Oil turns higher in Asian trade

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Crude turned higher in Asia on Tuesday supported by tighter European Union sanctions against Iran, but analysts said global economic concerns were putting a lid on prices.
New York’s main contract, light sweet crude for November delivery was up 11 cents to $91.96 a barrel, reversing earlier losses, while Brent North Sea crude for November climbed six cents to $115.86.
“We have concerns about the economy, in particular Europe exerting downward pressure, but supporting oil are the tighter sanctions on Iran from the EU,” said Victor Shum, senior principal of Purvin and Gertz energy consultants in Singapore.
European Union foreign ministers on Monday agreed tough new sanctions against Iran, aimed at forcing a breakthrough in talks on Tehran’s nuclear programme, and also on the regime in war-ravaged Syria.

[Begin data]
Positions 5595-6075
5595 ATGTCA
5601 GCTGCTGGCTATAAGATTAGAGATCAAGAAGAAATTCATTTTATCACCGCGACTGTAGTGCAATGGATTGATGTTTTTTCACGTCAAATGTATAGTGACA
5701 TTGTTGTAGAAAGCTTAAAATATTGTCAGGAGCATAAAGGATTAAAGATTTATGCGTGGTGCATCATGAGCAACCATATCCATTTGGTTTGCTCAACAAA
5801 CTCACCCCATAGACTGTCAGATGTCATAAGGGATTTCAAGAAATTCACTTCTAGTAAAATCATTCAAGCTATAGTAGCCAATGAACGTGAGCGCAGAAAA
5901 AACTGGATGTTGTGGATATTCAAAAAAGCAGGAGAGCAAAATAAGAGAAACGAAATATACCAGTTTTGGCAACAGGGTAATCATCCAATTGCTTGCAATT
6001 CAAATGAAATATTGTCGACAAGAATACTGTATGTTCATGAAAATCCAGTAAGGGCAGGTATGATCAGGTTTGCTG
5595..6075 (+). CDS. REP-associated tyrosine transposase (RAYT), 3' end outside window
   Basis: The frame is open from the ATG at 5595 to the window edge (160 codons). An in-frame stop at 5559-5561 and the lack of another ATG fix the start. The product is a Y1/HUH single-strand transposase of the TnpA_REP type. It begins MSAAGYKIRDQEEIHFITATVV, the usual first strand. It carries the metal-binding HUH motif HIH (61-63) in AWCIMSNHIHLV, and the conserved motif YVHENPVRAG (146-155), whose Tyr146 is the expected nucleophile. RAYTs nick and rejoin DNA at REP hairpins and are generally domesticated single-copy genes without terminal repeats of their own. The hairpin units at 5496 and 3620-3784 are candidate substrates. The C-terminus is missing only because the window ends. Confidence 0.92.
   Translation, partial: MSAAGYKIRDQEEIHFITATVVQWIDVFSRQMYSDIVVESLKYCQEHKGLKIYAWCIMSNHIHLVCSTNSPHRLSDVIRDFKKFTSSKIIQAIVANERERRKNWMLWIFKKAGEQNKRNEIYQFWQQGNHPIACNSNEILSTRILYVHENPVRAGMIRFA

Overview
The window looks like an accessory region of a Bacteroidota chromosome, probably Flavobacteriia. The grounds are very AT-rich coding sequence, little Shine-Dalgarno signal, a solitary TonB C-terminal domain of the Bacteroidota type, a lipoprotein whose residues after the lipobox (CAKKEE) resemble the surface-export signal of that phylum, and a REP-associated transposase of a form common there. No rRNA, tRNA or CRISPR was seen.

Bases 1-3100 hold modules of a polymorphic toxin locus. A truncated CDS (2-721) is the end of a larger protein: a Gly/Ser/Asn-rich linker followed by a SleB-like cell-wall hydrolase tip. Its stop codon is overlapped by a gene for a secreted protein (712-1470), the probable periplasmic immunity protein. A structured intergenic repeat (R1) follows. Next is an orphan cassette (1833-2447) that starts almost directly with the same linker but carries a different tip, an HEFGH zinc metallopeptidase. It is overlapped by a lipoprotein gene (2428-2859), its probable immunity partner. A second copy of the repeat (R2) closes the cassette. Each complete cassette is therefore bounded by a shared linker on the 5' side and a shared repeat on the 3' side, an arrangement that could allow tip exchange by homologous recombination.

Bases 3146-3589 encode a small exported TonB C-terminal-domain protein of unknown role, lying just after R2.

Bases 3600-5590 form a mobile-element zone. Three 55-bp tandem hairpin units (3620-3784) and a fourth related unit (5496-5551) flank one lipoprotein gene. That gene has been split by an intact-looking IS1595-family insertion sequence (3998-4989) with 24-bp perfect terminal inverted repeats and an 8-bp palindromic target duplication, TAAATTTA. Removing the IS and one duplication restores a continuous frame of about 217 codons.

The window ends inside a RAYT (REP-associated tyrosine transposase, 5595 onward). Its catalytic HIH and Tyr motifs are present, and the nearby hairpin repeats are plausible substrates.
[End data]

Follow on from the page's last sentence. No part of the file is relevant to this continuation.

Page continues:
The new sanctions target EU dealings with Iran’s banks, shipping and gas imports. Details of those targeted will be released later Tuesday but a government minister is on the new blacklist, diplomats said.
Oil-producer Iran has repeatedly denied allegations by western powers it was attempting to build an atomic bomb, saying its nuclear activities were for peaceful purposes.
Meanwhile, traders were looking to an EU summit starting Thursday for any breakthroughs on the fragile regional economy as debt-hit Spain continues to delay requesting a bailout while Greece negotiates for future funding.
“Spain continues to be a thorn in the side of traders as it supposedly teeters on the edge of EU financial aid,” said Justin Harper, an analyst with IG Markets Singapore.
“While many had hoped it would have already secured a bailout package, trading floor folk are talking about November as the earliest the Spanish government will go cap in hand to the European rescue fund.”